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As mentioned by salutistagolosa "00" can be very high in gluten/protein. It isn't enough to say to use "00", the flour has to be matched by the purpose for which it is intended. It isn't such a problem in Italy where people know the system, but it is a problem outwith Italy were "00" has been equated with low gluten flour. I'm sure this has caused problems for some peoples cooking and baking. The is big difference between "Farina 00 per dolci soffici" and Farina 00 per pizza" for instance.

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true adam.. it is all very confusing. one must read the protein content of the flours, not trust the OO or O labeling.

When I want to make bread, I go to the bakery and buy bread flour as I cannot easily buy it in the stores.

in america to replace OO flour I usually suggest White lily from the south when making the pasta frolla.

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Simply because Italian flour does NOT exist.

Italian mills blend flours from alll over the world to to suit their needs for breads and pastas, mainly but these flours do not differ a lot from other countries produce.

What happens is some of these flours are sold in bulk and not available to the retail stores to people.

Just a bit of phone calls and leg work will produce good results for everyone.

Italian flour classification Tipo 0,00 and 000 coincides with other wheat producing countries like Argentina. You can verify Argentina wheat and milling classification charts they are available on internet.

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I'm not sure by what you mean by this? I'm not sure that anybody is suggesting that flour can only be "Italian" if it is made from Italian grain.

Ash content and extraction rate between flours (say Italian, French and German), but I'm not sure that this makes them the same. A single mill in Italy can produce a range of tipo 00 flours for different purposes for instance.

It might be true that different countries produce equivalent flours (one of the better 00 flours for pastry I used was Scottish), but in a practical sense for many it is easier and better to buy the Italian flours. In a typical Melbourne supermarket there is a range of flours sold, but the only flour that is a close match for the Italian tipo 00 flour is the imported Italian tipo 00 flour.

I haven't heard of an Italian tipo 000 flour, this is an Argentinian classification isn't it.

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I'm not sure by what you mean by this? I'm not sure that anybody is suggesting that flour can only be "Italian" if it is made from Italian grain.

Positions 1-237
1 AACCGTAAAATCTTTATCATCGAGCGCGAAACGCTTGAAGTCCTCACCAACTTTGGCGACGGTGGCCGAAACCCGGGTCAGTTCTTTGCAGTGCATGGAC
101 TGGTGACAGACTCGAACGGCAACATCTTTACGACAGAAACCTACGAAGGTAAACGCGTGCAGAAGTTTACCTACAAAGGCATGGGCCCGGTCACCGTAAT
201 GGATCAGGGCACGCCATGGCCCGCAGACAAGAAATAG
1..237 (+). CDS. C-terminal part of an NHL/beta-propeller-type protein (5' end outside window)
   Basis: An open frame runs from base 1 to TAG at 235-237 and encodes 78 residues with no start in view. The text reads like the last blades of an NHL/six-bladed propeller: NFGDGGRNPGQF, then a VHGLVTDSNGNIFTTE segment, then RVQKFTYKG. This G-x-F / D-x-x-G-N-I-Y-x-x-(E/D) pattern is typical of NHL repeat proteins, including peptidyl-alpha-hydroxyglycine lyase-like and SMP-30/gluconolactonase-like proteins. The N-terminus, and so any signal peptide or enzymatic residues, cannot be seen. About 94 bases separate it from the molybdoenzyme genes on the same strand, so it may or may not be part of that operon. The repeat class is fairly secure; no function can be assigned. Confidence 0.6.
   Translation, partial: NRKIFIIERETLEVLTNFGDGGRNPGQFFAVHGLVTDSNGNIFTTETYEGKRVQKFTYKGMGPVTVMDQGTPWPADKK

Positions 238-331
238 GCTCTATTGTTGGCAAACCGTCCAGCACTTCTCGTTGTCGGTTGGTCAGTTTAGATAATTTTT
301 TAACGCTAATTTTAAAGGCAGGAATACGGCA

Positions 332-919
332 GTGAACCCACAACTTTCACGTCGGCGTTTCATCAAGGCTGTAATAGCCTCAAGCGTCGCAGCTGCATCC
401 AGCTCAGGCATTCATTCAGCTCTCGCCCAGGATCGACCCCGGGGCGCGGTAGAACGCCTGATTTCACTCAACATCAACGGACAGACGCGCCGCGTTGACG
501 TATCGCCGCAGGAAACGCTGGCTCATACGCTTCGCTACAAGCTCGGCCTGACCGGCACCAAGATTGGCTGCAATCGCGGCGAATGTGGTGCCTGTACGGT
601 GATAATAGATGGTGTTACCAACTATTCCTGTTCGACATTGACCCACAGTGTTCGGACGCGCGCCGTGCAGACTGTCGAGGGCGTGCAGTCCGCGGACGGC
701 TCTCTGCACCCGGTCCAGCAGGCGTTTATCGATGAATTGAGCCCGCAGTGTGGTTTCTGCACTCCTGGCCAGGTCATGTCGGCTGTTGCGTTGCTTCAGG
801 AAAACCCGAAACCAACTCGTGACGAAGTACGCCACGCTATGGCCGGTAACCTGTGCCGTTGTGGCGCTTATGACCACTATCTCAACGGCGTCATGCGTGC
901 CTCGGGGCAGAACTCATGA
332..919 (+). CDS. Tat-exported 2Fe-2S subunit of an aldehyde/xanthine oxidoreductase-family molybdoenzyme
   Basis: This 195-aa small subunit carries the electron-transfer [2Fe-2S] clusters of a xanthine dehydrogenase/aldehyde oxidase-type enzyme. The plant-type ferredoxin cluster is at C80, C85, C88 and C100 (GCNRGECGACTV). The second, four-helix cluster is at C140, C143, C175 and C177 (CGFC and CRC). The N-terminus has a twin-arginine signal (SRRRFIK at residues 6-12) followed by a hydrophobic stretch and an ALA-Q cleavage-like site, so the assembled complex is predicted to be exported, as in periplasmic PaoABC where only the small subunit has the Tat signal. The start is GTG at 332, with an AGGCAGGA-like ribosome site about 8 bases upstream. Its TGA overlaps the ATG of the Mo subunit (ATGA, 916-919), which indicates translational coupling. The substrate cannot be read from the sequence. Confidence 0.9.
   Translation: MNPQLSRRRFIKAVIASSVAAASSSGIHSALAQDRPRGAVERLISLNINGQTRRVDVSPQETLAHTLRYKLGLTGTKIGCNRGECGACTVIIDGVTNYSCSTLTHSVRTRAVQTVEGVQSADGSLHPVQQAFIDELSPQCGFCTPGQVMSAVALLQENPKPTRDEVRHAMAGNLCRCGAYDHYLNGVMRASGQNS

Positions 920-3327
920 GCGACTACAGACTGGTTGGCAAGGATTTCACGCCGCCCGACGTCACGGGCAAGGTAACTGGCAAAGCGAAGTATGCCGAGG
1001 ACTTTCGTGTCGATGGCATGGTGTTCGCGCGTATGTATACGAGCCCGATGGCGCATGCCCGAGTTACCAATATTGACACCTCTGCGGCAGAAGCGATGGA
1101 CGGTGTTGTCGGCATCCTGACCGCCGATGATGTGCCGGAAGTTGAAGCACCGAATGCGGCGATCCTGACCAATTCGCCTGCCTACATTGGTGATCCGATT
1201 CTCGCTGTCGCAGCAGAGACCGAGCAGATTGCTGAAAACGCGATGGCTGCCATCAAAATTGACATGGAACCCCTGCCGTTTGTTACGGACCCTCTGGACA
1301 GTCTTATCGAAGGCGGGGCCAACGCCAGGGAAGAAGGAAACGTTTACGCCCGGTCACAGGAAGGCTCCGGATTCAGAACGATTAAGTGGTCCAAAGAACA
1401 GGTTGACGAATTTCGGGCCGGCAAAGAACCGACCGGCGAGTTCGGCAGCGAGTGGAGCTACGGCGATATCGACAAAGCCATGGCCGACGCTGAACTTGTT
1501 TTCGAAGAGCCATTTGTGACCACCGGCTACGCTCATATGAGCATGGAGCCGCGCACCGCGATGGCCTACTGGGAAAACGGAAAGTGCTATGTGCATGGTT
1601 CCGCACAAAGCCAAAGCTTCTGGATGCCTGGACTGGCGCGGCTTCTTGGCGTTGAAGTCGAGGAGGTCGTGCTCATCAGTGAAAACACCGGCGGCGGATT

Ash content and extraction rate between flours (say Italian, French and German), but I'm not sure that this makes them the same. A single mill in Italy can produce a range of tipo 00 flours for different purposes for instance.

It might be true that different countries produce equivalent flours (one of the better 00 flours for pastry I used was Scottish), but in a practical sense for many it is easier and better to buy the Italian flours. In a typical Melbourne supermarket there is a range of flours sold, but the only flour that is a close match for the Italian tipo 00 flour is the imported Italian tipo 00 flour.

I haven't heard of an Italian tipo 000 flour, this is an Argentinian classification isn't it.

It is amazing how many people actually believe in true Italian flours strnagely enough not the Italians he!he!

French is slightly different perhaps German bakers use similar since they do lots of pastry cooking but the ones prefer by Turkish bakers is the same.

Unfortunately we do not have in Melbourne the choice of flours available off the shelves so I buy bulk far cheaper these days.

Yes Argentinean classification has a tipo 000 grade as well.

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What I mean is that I never seen mention of tipo 000 flour in the Italian classification system.

So if we get away from the strict definiton that Italian flour doesn't exist as it isn't made from totally Italian produced grain and that while Italian mills produce a huge range of flours for specific uses there may be a similar product somewhere else in the world, the it would seem that for many people (say Australia and the UK) then the only real option for buying flour of a quality that is the same as Italian flour - is in fact to buy Italian flour.